He had thirteen sons and four daughters. `Alī died before him and was the first to be buried in the cemetery which Shaykh Abū Bakr established in ‘Aynāt. Imām Ḥusayn was Shaykh Abū Bakr’s spiritual heir. Other sons included al-Ḥāmid and `Umar al-Miḥḍār. Through them, Shaykh Abu Bakr’s progeny spread far and wide and great imāms emerged in each generation.

Amongst his students was Imām Aḥmad bin Muḥammad al-Ḥabashī, whose grave lies beneath the grave of Imām al-Muhājir, at al-Ḥusayyisah. Imām Aḥmad bin Muḥammad would come every day from al- Ḥusayyisah to `Aynāt to attend Shaykh Abū Bakr’s lesson. He is the ancestor of many great imāms from the Ḥabashī tribe, amongst them Ḥabīb Aḥmad bin Zayn and Ḥabīb `Alī bin Muḥammad. Shaykh Abū Bakr’s other students included Sayyid `Abd al-Raḥmān bin Muḥammad al-Jifri, Shaykh Ḥasan bin Aḥmad Bā Shu`ayb and Sayyid Yūsuf bin `Ābid al-Ḥasanī whose arrival from Fes in the Maghrib was foretold by Shaykh Abū Bakr.

His Death

A year before his death, Shaykh Abū Bakr led the visit to the Prophet Hūd 8 and thousands crowded around him, almost fighting to kiss and touch him. When he saw this, he wept profusely and repeated Allah’s words: He is but a slave upon whom We have bestowed Our blessings.1

Shaykh Abū Bakr finally breathed his last in Dhū’l-Ḥijjah 992 (1583). He was buried in his cemetery in `Aynāt and a dome was erected over him. He said during his life that he would place secrets in the sand dune in which he is buried, and its blessed sand has been used time and again for healing purposes. Visitors on the way to the Prophet Hūd 8 traditionally stop to pay their respects to Shaykh Abū Bakr, who contributed so much to the visit. He said:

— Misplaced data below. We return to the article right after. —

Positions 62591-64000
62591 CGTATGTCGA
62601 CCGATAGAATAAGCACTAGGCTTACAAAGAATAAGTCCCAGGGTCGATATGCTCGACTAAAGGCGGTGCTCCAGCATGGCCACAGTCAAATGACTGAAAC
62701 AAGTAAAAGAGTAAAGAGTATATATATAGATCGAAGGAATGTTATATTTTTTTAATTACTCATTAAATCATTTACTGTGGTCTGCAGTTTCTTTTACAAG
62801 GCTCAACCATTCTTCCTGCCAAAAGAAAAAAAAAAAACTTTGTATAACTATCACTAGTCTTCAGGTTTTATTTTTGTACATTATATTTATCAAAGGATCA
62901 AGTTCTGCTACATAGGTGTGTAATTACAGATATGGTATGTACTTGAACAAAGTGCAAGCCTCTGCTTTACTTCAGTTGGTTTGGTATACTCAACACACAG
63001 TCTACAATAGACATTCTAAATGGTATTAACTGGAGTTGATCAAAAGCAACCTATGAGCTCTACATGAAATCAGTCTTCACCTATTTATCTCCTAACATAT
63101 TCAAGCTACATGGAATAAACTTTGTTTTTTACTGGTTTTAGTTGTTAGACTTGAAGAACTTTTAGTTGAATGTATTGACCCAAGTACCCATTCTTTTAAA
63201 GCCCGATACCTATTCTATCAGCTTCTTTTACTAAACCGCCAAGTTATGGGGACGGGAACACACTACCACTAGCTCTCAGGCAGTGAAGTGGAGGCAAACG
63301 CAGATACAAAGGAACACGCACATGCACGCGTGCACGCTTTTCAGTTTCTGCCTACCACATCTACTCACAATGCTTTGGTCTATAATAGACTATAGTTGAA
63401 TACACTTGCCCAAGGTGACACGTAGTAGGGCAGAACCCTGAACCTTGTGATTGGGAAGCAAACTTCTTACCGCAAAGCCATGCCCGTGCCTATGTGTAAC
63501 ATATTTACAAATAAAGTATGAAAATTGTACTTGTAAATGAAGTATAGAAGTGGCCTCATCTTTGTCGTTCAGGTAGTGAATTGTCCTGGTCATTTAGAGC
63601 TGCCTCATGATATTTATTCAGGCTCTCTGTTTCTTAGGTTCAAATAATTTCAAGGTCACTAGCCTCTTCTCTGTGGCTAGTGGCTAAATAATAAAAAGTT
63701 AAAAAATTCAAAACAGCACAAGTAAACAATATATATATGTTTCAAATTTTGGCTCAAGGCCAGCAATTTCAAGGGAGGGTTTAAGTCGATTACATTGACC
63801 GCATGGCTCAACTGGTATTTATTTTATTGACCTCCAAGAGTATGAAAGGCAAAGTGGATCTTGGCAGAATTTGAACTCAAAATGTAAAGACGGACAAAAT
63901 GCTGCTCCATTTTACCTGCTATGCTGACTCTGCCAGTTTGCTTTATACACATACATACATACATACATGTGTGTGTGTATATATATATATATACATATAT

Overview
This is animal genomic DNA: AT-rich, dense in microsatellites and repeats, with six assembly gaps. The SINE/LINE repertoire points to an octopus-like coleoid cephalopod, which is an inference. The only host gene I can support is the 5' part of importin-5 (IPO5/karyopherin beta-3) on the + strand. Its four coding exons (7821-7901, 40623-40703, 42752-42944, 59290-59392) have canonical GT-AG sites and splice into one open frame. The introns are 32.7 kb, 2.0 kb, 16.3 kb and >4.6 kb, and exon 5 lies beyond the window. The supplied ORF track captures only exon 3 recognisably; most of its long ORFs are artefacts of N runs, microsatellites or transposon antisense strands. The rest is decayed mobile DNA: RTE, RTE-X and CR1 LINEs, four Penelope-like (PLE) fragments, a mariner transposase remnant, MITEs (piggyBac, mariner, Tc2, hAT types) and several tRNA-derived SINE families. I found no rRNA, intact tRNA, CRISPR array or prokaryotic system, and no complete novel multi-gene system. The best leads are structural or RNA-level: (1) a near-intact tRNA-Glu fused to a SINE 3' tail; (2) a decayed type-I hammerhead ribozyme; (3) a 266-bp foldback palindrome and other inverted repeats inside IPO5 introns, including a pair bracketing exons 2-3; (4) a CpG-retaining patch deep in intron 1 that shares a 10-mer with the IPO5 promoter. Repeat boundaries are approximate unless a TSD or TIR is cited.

أَوَمَا عَلِمْتَ بِأَنَّنَا أَهْلُ الوَفَا

ومُحِبُّنَا مَا زَالَ تَحْتَ لِوَانَا

نَحْنُ الكِرَامُ فَمَنْ أَتَانَا قَاصِدَا

نَالَ السَّعَادَةَ عِنْدَمَا يَلْقَانَا

Do you not know that we are people of honour, and that the one who loves us will always be under our banner?

We are generous people so whoever comes to us seeking will attain felicity when he meets us.

1Al-Zukhruf, 42:59


Habib `Abdullah bin `Umar al-Shatiri

His Lineage

He is al-Imam Shaykh al-Islam al-Ḥabīb `Abdullah bin `Umar bin Ahmad bin `Umar bin Ahmad bin `Umar bin Ahmad bin `Ali bin Husayn bin Muhammad bin Ahmad bin `Umar bin `Alawi al-Shatiri bin `Ali bin Ahmad bin Muhammad “Asad Allah” bin Hasan al-Turabi bin `Ali bin al-Faqih al-Muqaddam Muhammad, bin `Ali, bin Muhammad Sahib Mirbat, bin `Ali Khali` Qasam, bin `Alawi, bin Muhammad Sahib al-Sawma`ah, bin `Alawi, bin `Ubaydullah, bin al-Imam al-Muhajir il-Allah Ahmad, bin `Isa, bin Muhammad al-Naqib, bin `Ali al-`Uraydi, bin Ja`far al-Sadiq, bin Muhammad al-Baqir, bin `Ali Zayn al-`Abidin, bin Husayn al-Sibt, bin `Ali bin Abi Talib and Fatimah al-Zahra’, the daughter of our Master Muhammad, the Seal of the Prophets .

His Life